Health Note/Tracking Gulf War Syndrome
As the current Gulf War continues, there’s concern that today’s soldiers might also develop Gulf War syndrome. Living on Earth’s Diane Toomey reports on how the military has improved its health monitoring of the troops. Also, news of a possible treatment for Gulf War syndrome.
Coming up, a look back at the history of Iraq's oil industry. First, this Environmental Health Note from Diane Toomey.
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TOOMEY: More than two years ago, the Institute of Medicine, part of the National Academies, released a report on Gulf War Syndrome, the mysterious illness whose symptoms include pain, fatigue, and memory loss. The authors of the report said it was impossible to determine the cause of the illness in part because there was little data about what the affected veterans were exposed to while overseas.
The committee urged the military to improve its monitoring of deployed soldiers. Now it appears the Department of Defense is taking that advice. In the current Gulf War, DOD says it's keeping detailed records of where each soldier goes, as well as any injuries and exposures he or she might experience.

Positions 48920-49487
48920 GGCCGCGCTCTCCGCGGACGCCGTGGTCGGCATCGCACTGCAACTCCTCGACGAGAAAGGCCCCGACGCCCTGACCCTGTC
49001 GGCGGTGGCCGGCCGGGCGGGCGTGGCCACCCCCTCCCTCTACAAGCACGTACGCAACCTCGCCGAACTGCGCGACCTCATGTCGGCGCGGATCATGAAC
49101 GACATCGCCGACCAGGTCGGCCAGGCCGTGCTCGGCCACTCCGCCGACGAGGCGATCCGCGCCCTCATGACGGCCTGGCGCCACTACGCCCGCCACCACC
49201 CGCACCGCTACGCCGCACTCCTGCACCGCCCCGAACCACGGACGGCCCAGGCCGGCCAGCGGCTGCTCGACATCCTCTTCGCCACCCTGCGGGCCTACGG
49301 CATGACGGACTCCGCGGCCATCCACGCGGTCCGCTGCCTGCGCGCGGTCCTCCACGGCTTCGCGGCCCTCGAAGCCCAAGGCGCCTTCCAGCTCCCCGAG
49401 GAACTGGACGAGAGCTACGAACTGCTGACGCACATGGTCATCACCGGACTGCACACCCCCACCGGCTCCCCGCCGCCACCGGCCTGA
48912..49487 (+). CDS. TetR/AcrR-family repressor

Meanwhile, there may be a bit of good news for those already diagnosed with Gulf War illness. Researchers at the Veterans Administration recently found that a combination of behavior therapy, such as relaxation techniques, and exercise might relieve symptoms. In a study of almost 1,100 seriously ill Gulf War vets, researchers found that after three months, 17 percent of those who did both therapy and exercise reported significant improvement in symptoms. That compared to 15 percent who did therapy only, 13 percent who just exercised, and 9 percent of those who received no special treatment. Researchers say the results will be distributed to doctors throughout the VA system who treat Gulf War Syndrome.
That's this week's Environmental Health Note. I'm Diane Toomey.
CURWOOD: And you're listening to Living on Earth.
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